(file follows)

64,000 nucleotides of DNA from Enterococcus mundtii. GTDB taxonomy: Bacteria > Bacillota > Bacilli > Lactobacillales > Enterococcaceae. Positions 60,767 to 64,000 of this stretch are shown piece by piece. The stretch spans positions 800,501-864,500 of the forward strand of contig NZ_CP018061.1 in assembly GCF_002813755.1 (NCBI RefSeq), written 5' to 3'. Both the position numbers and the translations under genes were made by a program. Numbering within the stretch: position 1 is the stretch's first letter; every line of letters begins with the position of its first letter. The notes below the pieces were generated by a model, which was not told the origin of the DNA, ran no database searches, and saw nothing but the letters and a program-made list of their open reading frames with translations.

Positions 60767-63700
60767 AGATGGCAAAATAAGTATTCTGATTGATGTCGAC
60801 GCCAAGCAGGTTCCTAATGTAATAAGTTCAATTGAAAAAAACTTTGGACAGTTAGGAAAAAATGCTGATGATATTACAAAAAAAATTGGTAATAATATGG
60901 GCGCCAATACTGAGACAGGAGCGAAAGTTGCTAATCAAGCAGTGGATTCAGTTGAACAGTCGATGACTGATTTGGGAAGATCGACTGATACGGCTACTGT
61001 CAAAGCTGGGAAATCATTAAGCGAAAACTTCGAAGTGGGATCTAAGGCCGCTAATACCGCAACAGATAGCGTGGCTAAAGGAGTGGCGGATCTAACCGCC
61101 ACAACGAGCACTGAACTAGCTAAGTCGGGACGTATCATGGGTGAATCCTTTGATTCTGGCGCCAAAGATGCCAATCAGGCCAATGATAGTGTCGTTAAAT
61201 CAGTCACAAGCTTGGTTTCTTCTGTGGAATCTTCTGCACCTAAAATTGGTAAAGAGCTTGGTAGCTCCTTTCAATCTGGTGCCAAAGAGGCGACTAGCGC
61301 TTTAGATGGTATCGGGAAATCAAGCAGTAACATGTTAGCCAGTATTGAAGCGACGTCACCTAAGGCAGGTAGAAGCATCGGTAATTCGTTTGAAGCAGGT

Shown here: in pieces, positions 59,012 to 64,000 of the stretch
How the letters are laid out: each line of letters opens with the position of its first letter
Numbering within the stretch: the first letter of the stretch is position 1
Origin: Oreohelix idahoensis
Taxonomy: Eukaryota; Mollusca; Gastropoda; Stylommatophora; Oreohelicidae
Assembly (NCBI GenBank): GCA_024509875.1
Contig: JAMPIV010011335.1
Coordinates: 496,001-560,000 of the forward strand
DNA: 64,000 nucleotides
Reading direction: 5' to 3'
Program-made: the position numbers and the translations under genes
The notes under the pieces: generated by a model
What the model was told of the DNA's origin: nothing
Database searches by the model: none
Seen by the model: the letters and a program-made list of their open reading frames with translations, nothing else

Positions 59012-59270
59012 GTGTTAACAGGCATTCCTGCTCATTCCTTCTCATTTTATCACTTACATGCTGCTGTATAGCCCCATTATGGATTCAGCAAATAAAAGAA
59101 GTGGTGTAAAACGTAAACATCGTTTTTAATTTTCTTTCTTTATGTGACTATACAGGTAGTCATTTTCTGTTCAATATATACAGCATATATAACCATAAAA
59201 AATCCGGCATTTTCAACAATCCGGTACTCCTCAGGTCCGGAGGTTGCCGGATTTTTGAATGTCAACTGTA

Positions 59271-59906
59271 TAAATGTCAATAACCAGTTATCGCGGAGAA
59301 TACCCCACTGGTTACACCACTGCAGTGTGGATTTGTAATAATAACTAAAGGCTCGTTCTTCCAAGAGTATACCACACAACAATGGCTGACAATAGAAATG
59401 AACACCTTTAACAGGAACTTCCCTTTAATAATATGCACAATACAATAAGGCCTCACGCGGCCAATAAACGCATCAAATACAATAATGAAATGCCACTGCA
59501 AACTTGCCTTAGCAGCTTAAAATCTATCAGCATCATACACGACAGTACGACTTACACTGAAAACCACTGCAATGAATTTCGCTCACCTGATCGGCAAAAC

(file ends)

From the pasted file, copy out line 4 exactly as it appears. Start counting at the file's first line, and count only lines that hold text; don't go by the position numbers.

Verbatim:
60801 GCCAAGCAGGTTCCTAATGTAATAAGTTCAATTGAAAAAAACTTTGGACAGTTAGGAAAAAATGCTGATGATATTACAAAAAAAATTGGTAATAATATGG